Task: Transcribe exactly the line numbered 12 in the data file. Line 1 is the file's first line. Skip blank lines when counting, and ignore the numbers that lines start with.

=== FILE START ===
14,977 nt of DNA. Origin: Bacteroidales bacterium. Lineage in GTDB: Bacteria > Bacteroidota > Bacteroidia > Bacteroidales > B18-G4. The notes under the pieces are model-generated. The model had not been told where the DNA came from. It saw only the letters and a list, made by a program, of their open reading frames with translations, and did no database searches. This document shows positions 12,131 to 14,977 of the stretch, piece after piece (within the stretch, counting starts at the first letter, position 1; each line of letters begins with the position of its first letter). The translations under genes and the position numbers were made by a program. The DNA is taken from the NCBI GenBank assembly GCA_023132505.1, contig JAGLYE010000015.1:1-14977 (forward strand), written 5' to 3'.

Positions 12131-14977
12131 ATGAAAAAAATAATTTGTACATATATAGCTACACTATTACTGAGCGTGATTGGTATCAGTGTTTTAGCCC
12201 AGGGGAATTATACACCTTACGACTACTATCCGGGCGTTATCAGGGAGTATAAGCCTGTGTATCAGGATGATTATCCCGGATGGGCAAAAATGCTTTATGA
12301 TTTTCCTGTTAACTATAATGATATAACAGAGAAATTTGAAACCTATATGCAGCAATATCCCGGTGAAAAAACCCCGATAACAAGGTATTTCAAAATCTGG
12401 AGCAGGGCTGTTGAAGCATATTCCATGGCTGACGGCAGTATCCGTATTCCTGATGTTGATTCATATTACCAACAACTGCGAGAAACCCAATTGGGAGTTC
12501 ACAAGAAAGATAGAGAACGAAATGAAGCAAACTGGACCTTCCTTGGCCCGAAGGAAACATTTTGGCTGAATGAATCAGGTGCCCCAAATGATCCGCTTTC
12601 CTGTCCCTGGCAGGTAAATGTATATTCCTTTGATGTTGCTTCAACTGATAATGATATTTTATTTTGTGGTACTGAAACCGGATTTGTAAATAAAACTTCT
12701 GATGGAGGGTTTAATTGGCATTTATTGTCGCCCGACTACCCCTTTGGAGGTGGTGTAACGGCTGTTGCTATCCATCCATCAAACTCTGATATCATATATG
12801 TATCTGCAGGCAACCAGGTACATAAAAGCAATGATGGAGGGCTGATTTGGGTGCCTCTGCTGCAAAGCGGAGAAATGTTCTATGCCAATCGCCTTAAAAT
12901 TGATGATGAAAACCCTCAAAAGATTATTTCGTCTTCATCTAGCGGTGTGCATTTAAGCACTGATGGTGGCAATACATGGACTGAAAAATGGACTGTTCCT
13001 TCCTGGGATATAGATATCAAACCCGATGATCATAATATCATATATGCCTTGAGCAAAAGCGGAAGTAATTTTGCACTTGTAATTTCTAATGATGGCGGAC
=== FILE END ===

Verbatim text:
13001 TCCTGGGATATAGATATCAAACCCGATGATCATAATATCATATATGCCTTGAGCAAAAGCGGAAGTAATTTTGCACTTGTAATTTCTAATGATGGCGGAC